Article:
The CIA and Jamaica

The CIA and Jamaica


Tuesday, July 10, 2012

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My colleague Jamaica Observer columnist, Mark Wignall, for whom I have a great deal of respect as a commentator, went off course in the June 17 Sunday Observer when he rekindled the old false propaganda that the US Central Intelligence Agency supported the Jamaica Labour Party (JLP) in the confrontation with the People's National Party (PNP) that took place in Jamaica between l976 and 1980.

He writes: "It is a fact that after the PNP lost the general elections in 1980, criminal gunmen, allied to the PNP who had committed murder at home, sought and were given refuge in Cuba. Why was this so? Quite possibly, because Cuba had seen the gun carnage in Jamaica in 1976 to 1980 as a straight fight between the 'progressive' forces (PNP) and what had to been seen as the 'reactionary' JLP supported by the CIA."

The whole allegation of the CIA's destabilisation of the PNP government began in 1975 at a meeting of the Inter-American Federation of Journalists in Mexico City, Mexico, where I led a delegation from the Press Association of Jamaica (PAJ). The other members of the delegation were journalists Gloria Maragh and Ben Brodie. At the meeting, the Cuban delegation moved a resolution that the JLP in conspiracy with the CIA was creating violence in Jamaica so that the PNP would not win the 1976 general elections. I opposed the resolution on the grounds that there was no evidence to support this statement. After an intense struggle with the Cubans and other "progressive" forces at the meeting, the PAJ's position prevailed.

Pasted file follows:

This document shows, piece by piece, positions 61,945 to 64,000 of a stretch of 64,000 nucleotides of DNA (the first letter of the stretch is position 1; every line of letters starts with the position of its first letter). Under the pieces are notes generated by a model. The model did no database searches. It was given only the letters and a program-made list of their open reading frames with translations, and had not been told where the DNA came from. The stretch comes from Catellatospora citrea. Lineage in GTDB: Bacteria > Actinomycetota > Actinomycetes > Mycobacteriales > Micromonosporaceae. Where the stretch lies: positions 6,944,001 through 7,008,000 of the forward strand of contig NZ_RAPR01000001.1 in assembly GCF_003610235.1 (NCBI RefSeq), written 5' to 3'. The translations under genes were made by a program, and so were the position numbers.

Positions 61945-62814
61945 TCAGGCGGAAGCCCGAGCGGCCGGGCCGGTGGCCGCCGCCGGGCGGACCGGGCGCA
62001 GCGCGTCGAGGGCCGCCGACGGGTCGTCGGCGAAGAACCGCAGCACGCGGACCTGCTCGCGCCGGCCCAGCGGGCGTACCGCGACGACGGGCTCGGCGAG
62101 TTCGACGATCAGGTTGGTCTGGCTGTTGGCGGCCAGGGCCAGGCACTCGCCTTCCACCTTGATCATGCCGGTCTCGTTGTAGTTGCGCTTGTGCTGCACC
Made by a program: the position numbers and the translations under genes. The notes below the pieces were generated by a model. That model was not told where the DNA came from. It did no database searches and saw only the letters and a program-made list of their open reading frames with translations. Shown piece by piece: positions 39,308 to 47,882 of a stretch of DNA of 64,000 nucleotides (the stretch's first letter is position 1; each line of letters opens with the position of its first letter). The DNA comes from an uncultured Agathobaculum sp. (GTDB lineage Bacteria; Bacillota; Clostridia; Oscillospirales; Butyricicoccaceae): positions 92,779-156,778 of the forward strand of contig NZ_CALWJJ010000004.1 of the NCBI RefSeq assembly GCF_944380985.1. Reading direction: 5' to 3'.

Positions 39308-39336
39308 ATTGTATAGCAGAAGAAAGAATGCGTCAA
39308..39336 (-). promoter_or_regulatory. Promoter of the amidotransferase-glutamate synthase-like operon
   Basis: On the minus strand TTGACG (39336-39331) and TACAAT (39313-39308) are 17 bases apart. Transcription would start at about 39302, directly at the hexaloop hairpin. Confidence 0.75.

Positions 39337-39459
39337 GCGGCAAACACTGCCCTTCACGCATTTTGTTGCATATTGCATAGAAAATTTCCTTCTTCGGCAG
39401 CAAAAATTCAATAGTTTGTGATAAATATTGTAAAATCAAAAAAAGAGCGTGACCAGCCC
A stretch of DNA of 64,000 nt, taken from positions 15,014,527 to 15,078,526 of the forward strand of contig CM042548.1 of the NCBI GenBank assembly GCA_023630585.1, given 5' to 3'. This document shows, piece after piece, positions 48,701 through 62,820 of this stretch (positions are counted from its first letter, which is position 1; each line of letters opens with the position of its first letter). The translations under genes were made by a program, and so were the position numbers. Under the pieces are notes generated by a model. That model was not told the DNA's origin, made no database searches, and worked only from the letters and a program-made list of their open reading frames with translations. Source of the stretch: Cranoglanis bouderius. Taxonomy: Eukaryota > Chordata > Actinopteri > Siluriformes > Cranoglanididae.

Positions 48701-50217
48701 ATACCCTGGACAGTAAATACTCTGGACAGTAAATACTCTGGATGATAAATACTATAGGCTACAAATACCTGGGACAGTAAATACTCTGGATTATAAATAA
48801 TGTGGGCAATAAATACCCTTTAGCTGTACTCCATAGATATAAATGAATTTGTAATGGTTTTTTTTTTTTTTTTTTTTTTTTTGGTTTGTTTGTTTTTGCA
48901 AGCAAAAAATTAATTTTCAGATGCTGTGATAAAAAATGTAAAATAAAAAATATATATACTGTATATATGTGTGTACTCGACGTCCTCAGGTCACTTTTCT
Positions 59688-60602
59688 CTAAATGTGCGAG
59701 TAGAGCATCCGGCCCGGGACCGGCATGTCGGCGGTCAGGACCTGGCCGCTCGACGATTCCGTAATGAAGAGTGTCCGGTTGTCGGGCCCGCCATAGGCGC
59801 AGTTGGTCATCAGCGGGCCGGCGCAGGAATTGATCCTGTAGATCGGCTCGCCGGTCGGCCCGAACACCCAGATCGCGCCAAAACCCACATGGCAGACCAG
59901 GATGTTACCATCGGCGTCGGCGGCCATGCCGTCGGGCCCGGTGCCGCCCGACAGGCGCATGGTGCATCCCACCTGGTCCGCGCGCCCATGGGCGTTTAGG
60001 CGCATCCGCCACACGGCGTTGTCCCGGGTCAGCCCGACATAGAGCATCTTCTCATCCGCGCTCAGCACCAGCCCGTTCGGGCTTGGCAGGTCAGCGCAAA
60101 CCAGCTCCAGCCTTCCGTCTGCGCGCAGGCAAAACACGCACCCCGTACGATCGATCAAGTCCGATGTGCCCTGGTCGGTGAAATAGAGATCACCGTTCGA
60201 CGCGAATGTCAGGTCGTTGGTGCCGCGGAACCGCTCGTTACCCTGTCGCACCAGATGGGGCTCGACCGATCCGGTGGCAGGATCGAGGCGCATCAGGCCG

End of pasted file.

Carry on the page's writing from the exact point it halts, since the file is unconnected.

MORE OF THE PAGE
At the time I was secretary of the Press Association of Jamaica and editor of the Editorial Division of the government Jamaica Information Service (JIS). When the delegation returned home, I was severely punished for the stand I had taken. A hard-line communist was immediately brought in to replace me and I was shifted to the Public Relations Department as chief public relations officer under director of public relations, PNP George Lee, who is now mayor of Portmore.

Of course, the CIA was operating in Jamaica at the time, it was said, collecting political information and watching if the PNP would march from democratic socialism to orthodox socialism or communism with the backing of Cuba. There were a host of Cuban agents in Jamaica between 1975 and 1980, some unofficially advising the JIS. I knew the CIA's station chief, only whose first name I will mention. His name is Jack and he was quite popular in political circles. He bore a striking resemblance to the late Clark Gable, the famous American movie actor.

For a long period the communists at the JIS and JBC regarded me as a reactionary, and put me under severe pressure which ended only after Prime Minister Michael Manley and Minister of National Secretary Keeble Munn made it clear that the CIA was never involved in the destabilisation of Jamaica. In a statement last Wednesday, in response to Wignall's piece, Edward Seaga who was Opposition Leader said that the CIA played no role in the JLP victory in the 1976 and l980 general elections.

National Reserve and Jamaica